Regardless, Manning and his American Carp Society will undoubtedly swim upstream as they try to turn the conversation to a wider consideration of carp as sport fish. But size helps. Year by year, the number of outsized carp (and buffalo) caught by anglers rises. The number of 50-pound carp—the threshold for getting the attention of the national carp community—increases every year. And a growing number of those trophy-class fish are released, which is right in line with the European carp ethic. Most of the outsized carp in Europe are caught so often that they have earned names.
VALUE AS SPORT FISH
Manning notes that while there are many conservation battles to fight on behalf of carp and its cousins, the sporting value of carp will make more converts than all the conservation arguments biologists can offer. After all, big fish that present big challenges are the epitome of sport fishing.
"Invariably, if we look at why we all fell in love with the sport of fishing as a child, it was a desire to first catch any fish, and later to catch the biggest fish in the river or lake," says Manning. "We had no biases on species unless they were taught to us. If you give a child a rod with a 10-pound bass or a 10-pound carp on the end, the carp is probably going to leave [the kid] with a broken line or a bent hook. Now, take that to a 30-, 40- or 50-pound carp and magnify the experience. You never lose that feeling if you are an angler. The same goes for buffalo, especially when they get really large."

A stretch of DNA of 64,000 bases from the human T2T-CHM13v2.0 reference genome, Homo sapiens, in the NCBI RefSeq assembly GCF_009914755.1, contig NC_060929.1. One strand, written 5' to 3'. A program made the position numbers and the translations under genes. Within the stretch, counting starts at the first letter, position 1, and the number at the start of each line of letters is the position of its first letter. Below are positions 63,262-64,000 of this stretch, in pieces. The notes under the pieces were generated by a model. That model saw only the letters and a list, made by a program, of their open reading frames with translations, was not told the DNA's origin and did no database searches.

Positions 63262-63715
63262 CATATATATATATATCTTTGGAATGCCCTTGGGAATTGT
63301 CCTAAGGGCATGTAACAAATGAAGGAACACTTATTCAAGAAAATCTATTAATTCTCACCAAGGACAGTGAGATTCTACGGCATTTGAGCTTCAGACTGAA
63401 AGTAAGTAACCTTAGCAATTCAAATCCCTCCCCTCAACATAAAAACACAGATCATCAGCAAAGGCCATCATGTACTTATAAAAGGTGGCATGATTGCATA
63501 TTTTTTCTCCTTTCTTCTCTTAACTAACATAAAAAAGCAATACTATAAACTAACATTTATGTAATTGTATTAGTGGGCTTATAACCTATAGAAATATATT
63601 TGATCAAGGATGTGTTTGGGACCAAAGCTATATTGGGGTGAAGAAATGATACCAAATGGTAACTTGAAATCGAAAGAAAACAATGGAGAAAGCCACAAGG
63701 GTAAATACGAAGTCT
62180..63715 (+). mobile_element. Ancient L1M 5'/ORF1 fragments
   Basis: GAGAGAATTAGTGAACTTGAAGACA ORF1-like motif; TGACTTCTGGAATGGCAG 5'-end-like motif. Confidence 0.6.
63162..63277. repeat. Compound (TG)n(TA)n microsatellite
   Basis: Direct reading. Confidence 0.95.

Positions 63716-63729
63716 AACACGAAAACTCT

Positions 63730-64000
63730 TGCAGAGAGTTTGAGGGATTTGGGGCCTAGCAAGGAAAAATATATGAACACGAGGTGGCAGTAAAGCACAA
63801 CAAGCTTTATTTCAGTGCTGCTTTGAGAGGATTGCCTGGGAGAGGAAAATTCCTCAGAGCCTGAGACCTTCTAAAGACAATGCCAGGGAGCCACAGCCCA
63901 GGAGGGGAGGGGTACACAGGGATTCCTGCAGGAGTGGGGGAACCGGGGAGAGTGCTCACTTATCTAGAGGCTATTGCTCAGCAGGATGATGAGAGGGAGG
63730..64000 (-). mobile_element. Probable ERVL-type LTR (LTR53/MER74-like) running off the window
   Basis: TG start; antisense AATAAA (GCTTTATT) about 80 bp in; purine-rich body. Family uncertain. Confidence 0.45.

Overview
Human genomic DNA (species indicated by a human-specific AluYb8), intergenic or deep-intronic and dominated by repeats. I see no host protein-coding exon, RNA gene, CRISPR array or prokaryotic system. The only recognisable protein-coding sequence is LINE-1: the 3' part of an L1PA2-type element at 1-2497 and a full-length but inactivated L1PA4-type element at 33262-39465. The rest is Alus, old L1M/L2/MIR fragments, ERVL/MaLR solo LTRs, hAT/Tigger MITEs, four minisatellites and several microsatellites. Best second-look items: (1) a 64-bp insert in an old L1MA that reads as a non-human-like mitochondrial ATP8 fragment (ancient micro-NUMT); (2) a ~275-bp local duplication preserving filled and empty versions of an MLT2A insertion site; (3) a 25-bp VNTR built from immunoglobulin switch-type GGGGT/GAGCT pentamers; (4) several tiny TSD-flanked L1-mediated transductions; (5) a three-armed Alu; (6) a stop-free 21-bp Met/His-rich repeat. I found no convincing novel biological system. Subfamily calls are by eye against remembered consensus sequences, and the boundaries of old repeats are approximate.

Manning relates stories of anglers who were fired up by fighting a massive fish, not knowing what species was pulling their line, and then deflating when they learned it was a carp or buffalo. He suggests anglers remove any species bias and purely look at fighting ability and the challenge of catching these fish.
"There is no comparison," he says. "Trying to catch a 40-pound carp or a 60-pound buffalo will challenge most anglers who say they fish for the sport of it more than any other species. It takes dedication, perseverance and a great deal of time. Talk to anglers who have tried to catch carp on the fly, and they’ll tell you. Carp are harder to catch on the fly than any other species, and when you've done it consistently, you’ve really done something. Our goal at the American Carp Society is to give anglers a chance to do that."